Columbia River Returns '09-'11

Discussion in 'Conservation, Fishery Politics and Management.' started by SerengetiGuide, Jan 28, 2009.

  1. SerengetiGuide

    SerengetiGuide Well-Known Member

    Just received this email, have heard this not only for the Columbia but all down the coast...'09 appears itwill be a great Coho year, and '10 and '11 are supposed to be amazing for Chinook and Coho.

    Cheers,
    David

    Columbia Basin Coho Run Strong







    Wednesday, 22 October 2008

    FROM NORTHWEST FISHLETTER

    The stock markets may have tanked over the past few weeks, but coho salmon futures look brighter than ever. Columbia Basin harvest managers have doubled their estimate of this year's coho run after a strong showing of the late-season salmon in the lower river.

    On Oct. 2, managers bumped the early-run coho numbers to 250,000 from a preseason estimate of 96,000. They didn't upgrade the later running coho stocks at the time, but pointed out that the late run forecast would nearly have to double from the estimate of 86,000 to allow a 24-hour target coho fishery in the lower river. The run would have to be 160,000 or so to offset harvest of another 5,000 coho in the gillnets, to meet the legal limit of incidental take percentage of ESA-listed coho.

    "Indicators look positive for an upgrade," harvest managers said in the Oct. 7 joint staff report. So far, their predictions have significantly lowballed returns. But since the estimates are based on jack returns, they can be iffy at best, especially in the case of coho. The early run is generally one that migrates south of the Columbia; the later run migrates north.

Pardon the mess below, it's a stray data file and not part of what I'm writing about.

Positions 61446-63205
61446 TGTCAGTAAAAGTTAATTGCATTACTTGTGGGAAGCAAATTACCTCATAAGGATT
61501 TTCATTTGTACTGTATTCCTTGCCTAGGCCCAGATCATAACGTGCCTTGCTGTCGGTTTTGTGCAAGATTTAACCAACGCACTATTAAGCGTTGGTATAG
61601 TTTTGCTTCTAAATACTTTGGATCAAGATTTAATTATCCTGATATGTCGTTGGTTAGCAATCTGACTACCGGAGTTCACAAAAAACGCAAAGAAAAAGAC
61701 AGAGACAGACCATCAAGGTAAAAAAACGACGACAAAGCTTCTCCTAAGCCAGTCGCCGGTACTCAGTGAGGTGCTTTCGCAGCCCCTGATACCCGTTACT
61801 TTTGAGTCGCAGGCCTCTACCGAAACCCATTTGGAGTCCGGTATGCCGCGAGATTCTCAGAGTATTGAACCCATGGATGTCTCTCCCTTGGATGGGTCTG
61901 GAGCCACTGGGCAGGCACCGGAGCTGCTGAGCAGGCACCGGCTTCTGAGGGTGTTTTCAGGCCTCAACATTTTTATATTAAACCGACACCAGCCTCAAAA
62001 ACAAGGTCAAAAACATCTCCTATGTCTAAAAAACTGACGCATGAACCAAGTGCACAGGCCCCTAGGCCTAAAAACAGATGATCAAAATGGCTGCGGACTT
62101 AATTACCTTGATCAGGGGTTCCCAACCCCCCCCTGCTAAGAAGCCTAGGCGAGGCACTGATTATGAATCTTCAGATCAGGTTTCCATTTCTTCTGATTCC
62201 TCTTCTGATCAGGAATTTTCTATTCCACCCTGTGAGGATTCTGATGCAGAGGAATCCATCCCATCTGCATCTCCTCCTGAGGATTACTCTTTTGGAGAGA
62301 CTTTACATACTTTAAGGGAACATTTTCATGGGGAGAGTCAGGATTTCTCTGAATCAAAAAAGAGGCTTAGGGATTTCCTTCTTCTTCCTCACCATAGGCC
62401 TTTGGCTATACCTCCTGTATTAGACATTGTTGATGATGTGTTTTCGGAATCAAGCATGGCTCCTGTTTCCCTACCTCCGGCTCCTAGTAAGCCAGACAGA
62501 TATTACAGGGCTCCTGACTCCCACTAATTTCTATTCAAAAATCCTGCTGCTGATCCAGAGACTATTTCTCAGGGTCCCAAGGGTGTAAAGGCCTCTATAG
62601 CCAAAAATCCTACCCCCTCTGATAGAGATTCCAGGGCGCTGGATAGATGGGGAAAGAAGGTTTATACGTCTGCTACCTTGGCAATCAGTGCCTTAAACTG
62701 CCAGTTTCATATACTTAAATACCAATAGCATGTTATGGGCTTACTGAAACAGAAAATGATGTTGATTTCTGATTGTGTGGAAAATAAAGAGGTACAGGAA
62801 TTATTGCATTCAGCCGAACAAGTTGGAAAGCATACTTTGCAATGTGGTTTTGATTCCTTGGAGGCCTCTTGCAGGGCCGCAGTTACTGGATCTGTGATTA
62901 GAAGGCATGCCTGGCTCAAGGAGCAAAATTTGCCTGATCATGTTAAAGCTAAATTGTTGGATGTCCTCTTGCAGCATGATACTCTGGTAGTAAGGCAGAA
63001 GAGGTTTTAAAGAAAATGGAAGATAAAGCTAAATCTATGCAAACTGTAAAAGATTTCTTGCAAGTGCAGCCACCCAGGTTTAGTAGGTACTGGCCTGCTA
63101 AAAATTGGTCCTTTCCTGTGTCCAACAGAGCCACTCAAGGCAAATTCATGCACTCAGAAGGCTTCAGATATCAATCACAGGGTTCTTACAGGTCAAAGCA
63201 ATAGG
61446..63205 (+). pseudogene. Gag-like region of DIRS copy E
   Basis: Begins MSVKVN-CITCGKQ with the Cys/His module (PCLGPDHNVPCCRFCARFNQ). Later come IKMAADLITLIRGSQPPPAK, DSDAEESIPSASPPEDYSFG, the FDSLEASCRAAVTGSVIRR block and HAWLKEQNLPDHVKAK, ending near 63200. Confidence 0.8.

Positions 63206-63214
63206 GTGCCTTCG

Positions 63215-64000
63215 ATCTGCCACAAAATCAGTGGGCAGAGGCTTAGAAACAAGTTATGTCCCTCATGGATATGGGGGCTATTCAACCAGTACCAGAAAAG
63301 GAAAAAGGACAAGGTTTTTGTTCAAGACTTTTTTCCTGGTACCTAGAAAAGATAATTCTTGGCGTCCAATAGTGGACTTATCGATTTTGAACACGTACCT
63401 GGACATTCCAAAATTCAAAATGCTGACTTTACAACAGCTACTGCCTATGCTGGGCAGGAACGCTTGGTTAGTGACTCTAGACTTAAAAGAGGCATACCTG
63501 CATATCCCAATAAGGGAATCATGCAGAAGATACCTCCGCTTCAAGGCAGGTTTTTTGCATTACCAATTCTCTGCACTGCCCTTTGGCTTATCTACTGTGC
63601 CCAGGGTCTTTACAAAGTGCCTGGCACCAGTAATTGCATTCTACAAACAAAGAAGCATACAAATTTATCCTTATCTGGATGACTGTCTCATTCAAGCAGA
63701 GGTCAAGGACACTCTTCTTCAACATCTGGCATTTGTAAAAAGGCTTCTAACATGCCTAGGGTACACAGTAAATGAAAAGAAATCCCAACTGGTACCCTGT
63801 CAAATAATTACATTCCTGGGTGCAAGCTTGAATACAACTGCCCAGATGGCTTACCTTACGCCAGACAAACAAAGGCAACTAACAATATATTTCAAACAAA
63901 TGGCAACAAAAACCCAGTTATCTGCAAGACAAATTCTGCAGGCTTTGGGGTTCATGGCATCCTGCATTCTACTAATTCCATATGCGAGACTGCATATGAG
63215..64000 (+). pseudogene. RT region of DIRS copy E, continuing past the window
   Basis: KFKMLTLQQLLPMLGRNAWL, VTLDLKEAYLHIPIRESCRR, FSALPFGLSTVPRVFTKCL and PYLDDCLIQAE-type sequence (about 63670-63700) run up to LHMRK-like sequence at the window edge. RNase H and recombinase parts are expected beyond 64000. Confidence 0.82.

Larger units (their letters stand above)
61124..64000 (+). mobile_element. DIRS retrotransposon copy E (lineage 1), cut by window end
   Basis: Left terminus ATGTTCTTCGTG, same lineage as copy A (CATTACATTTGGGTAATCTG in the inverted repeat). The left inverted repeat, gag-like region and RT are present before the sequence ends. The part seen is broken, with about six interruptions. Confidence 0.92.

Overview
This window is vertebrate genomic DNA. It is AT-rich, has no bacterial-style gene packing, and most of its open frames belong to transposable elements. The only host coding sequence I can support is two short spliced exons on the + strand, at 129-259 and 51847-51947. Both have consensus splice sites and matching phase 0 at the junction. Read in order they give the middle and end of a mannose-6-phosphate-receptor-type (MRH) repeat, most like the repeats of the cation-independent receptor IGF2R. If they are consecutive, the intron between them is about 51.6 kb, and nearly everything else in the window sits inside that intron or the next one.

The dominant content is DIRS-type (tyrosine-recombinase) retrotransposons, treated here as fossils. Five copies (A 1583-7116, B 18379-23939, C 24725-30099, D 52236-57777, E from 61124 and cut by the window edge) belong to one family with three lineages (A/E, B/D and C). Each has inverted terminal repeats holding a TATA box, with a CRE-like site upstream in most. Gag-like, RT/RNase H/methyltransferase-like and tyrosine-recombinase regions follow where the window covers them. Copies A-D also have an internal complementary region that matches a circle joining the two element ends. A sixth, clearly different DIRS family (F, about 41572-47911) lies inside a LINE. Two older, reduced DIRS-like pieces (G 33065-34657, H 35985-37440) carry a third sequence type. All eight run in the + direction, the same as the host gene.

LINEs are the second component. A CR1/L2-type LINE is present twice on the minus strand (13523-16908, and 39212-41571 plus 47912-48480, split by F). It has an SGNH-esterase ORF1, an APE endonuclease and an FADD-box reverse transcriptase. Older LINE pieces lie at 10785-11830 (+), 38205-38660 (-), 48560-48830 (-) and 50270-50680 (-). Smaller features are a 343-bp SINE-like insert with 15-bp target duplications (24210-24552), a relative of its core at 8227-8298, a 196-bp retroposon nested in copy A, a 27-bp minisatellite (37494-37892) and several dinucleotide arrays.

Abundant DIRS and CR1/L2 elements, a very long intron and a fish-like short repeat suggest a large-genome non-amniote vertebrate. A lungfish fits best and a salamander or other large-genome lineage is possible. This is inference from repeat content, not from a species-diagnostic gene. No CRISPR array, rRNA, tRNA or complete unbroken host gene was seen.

Well, by Oct. 14, they had upgraded the late-coho run to 200,000 and lower river gillnetters were given more fishing time.

    Coho jacks return to native streams or hatcheries in the same year as they migrate to sea, but most adults return the following year. Poor near-shore conditions that decimate jacks could easily lead to a significant underestimate of an adult run, which has left the region.

    So although harvest managers had gone on record saying that this year's Columbia coho run would only be 35 percent of the recent 10-year average of 476,000, others had already predicted that 2008 would likely be a good coho year--but in a more qualitative way.

    NOAA Fisheries' monitoring of ocean and biological indicators has tracked a huge increase in productive ocean conditions since 2006. The feds stay away from making numerical forecasts, but maintain a red, yellow and green system to assess overall conditions for fish as poor, intermediate, or good. For 2007, they gave the ocean intermediate marks. For 2008, it's all green.

    The University of Washington's Climate Impacts Group estimated a rosy 5-percent return for 2008 Oregon coho, which they acknowledged was at odds with state and tribal harvest managers' predictions.

    "Ocean conditions," the UW folks said last May, "as measured by our simple model, were better than average for OPI [Oregon Production Index] coho smolts that entered the ocean in 2007. The spring transition was near average and spring sea level was low (low sea level is indicative of good upwelling and strong north-south transport). January through March SST in 2008 was among the coldest on record and strongly favorable.